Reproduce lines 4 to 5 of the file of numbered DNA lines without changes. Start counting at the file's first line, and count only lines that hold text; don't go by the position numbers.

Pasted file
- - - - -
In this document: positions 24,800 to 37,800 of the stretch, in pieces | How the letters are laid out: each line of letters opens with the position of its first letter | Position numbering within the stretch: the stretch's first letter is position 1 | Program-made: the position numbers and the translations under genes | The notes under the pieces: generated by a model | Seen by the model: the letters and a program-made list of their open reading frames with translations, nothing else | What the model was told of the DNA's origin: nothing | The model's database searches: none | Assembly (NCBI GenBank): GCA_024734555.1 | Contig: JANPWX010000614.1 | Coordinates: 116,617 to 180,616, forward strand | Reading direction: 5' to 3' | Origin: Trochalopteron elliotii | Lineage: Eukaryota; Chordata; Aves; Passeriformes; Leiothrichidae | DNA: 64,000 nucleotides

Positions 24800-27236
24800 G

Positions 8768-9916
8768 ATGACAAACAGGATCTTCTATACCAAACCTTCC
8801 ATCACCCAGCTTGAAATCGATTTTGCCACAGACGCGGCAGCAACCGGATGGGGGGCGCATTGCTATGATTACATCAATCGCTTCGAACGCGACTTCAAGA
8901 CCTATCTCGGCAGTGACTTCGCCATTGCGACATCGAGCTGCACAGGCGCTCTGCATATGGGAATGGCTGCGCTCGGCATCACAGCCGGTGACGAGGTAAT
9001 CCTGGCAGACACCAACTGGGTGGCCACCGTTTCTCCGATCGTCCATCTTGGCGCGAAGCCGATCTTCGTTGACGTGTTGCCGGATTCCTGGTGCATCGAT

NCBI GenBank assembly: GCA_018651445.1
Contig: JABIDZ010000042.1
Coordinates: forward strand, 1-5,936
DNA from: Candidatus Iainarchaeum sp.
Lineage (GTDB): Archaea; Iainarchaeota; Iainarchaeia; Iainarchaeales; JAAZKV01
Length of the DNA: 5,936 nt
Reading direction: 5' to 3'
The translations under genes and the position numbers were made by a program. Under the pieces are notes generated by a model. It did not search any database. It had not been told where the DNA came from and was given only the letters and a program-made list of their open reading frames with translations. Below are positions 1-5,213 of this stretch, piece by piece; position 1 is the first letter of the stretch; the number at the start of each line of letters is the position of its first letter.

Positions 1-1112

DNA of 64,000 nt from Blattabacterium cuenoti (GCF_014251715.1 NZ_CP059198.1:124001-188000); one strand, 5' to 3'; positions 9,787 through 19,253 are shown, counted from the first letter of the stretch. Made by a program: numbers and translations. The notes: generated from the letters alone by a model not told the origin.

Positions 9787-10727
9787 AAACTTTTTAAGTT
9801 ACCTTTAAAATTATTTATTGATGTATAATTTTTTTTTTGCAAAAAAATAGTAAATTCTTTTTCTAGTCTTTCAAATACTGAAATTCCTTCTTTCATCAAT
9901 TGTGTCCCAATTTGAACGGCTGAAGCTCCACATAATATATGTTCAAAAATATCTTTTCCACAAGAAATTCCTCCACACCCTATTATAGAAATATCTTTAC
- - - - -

Positions 8768-9916
8768 ATGACAAACAGGATCTTCTATACCAAACCTTCC